Hitting the books
Can you be taught to write a best-seller? No, but you can certainly learn a lot from a dedicated novel-writing course. Sophie Morris reports
What do the authors Jessie Burton, SJ Watson and Chloé Esposito have in common? You’ve probably heard of Burton’s first novel: The Miniaturist has sold more than a million copies worldwide and is being adapted into a BBC1 drama. Watson’s 2011 debut, Before I Go to Sleep, has been translated into more than 40 languages and the film adaptation stars Nicole Kidman and Colin Firth.
For Esposito, publishing success is much talked about but not quite realised - her first book, Mad, will not be published until next month, but she sold a trilogy, Mad, Bad, And Dangerous To Know, to Penguin Random House last year and is working on the screenplay for Universal Studios. Before any books have reached shelves, Esposito’s writing is worth a reported £2m.
The link? All three were students at a pair of writing schools which are known as breeding grounds for the “next big things” in publishing. Performers have stage school, tech entrepreneurs have Silicon Valley incubators, writers have novel-writing boot camps: Burton completed Curtis Brown Creative’s first course in 2011, while Watson and Esposito are both graduates of the Faber Academy.
Curtis Brown Creative is a writing school spun from the expertise of heavyweight literary agents who represent writers with the clout of Margaret Atwood and John le Carré. This experience shaping writers’ careers is shared with participants on its threeand six-month novel-writing courses in London (£1,800 and £2,990) and online (£1,600 and £2,600), as well as six-week online “taster” courses.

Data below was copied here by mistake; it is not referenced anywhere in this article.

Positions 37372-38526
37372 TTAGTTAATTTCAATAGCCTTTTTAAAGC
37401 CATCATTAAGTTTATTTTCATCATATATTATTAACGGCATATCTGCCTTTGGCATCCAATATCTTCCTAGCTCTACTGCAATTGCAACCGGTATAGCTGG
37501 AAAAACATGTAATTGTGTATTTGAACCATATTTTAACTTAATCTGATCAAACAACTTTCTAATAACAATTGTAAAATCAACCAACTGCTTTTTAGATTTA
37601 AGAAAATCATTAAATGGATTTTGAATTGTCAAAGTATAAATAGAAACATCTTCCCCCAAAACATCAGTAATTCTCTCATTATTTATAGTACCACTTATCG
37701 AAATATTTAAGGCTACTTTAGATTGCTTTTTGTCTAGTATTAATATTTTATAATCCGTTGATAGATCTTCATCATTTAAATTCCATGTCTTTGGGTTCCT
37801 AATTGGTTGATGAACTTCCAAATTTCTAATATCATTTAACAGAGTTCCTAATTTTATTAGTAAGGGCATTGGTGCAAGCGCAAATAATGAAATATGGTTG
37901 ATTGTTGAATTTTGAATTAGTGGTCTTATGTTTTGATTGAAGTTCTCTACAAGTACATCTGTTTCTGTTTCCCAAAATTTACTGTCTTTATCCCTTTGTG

The Faber Academy is the offspring of Faber & Faber, publisher of national treasures such as Sylvia Plath, Margaret Drabble, Seamus Heaney and Derek Walcott. It runs a selection of courses online and at its Bloomsbury headquarters, including one-day and four-week options, but its flagship course is the six-month, £4,000 course Writing a Novel.
Both schools were established as alternatives to university Masters degrees in creative writing. They offer practical tuition from experienced teachers and published writers, a group of other committed writers to work with, and introductions to keen agents. Places on these courses are hotly contested, and when Curtis Brown Creative launched in 2011 it had hundreds of applicants for just 15 places.
But for those who put in the grunt work, reveal a talent for storytelling, and get picked up by an agent, completing one of these courses confers a sort of golden ticket - the likelihood that an editor will choose their manuscript to read from a pile of other aspiring Rowlings, Boyds and Brysons.
“It’s not about privileged access,” insists Ian Ellard, who runs the Faber Academy and has seen 55 students publish their work since 2009. “When agents submit to editors, being able to say that a writer has come through one of our courses is a mark of quality. It says something about you as a person and your approach to the industry, and that you’ve already been through some gruelling feedback.”
“After publishing the opening chapter of Mad in the course anthology and reading a section to a room full of agents (terrifying), I had 21 offers of representation,” says Esposito. “I didn’t need to submit my novel via the traditional method; I was able to bypass the ‘slush pile’.”